By promoting military service to high school students in “Local Catholics steer to Naval Academy” (CR, May 3), our archdiocese tragically deceives Catholic youth. This deception subjects young Catholics to a difficult dilemma – join the military, and then choose between rationalizing away Christ’s message or going to jail.
American bishops formalized this deception in 1917 when they created the Catholic War Council to encourage young Catholics to prove their “Americanism” by enlisting to fight Germans. (The German bishops, meanwhile, were telling German Catholics that it was “just” to kill Americans.) The U.S. bishops tempered this militarism in 1983 with their pastoral letter “The Challenge of Peace,” but certain bishops remain committed to promoting military service.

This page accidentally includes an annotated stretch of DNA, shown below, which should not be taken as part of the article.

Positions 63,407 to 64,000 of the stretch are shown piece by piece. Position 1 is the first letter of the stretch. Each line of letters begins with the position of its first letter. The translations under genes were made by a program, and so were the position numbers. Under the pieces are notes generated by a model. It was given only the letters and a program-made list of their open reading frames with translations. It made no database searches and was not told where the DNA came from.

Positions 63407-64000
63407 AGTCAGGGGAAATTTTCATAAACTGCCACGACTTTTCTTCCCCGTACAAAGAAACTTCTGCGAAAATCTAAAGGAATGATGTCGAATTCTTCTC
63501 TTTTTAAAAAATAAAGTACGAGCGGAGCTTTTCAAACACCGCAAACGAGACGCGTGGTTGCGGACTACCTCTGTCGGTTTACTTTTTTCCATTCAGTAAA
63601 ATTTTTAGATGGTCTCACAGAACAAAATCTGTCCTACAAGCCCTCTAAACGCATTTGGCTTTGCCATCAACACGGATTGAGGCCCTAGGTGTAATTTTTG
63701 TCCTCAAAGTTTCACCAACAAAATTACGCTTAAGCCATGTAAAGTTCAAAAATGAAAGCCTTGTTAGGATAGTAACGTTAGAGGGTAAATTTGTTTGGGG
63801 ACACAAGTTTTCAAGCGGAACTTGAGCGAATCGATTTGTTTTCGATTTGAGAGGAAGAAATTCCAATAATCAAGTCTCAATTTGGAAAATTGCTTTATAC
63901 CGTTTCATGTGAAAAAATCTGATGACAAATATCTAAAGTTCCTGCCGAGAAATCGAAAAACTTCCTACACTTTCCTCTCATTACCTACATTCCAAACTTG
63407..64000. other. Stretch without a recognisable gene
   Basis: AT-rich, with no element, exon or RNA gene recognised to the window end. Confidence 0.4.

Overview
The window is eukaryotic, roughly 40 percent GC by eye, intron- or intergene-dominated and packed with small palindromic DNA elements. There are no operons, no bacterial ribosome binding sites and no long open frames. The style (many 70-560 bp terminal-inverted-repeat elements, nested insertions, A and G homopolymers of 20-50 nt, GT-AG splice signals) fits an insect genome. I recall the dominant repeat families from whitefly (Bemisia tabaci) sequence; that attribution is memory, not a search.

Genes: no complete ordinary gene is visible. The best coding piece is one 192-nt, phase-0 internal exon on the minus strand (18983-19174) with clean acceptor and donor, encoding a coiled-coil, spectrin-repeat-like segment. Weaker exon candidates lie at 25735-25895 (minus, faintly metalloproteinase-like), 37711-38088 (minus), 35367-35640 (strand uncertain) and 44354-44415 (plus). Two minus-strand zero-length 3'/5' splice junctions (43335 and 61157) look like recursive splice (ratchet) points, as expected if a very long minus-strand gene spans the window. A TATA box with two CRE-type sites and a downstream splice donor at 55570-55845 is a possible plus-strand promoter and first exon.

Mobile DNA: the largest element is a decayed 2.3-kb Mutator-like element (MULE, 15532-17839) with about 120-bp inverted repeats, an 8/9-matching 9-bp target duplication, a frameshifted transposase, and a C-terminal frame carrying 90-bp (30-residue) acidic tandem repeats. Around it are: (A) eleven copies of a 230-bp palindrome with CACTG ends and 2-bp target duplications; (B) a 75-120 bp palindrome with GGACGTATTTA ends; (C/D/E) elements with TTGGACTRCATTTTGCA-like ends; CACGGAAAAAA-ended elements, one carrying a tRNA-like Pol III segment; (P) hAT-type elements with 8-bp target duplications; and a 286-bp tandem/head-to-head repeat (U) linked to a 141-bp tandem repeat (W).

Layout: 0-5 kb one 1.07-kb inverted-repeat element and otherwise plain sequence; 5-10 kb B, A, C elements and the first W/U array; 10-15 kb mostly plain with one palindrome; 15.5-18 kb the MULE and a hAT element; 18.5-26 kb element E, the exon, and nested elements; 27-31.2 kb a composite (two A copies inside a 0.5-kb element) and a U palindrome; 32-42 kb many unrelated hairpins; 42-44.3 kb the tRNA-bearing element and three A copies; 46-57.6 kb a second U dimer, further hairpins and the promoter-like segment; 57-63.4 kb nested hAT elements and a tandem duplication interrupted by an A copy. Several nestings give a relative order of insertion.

These bishops, including Cardinal Edwin F. O’Brien, emphasize the service component of the military while conveniently omitting any mention of the perpetration of violence and death that is integral to it, or that John Paul II declared U.S. involvement in Iraq to be an unjust war.
Service to others is central to our Catholicism. But ours is not service that delivers violence, death, dismemberment and hatred.
Patrick J. Clancy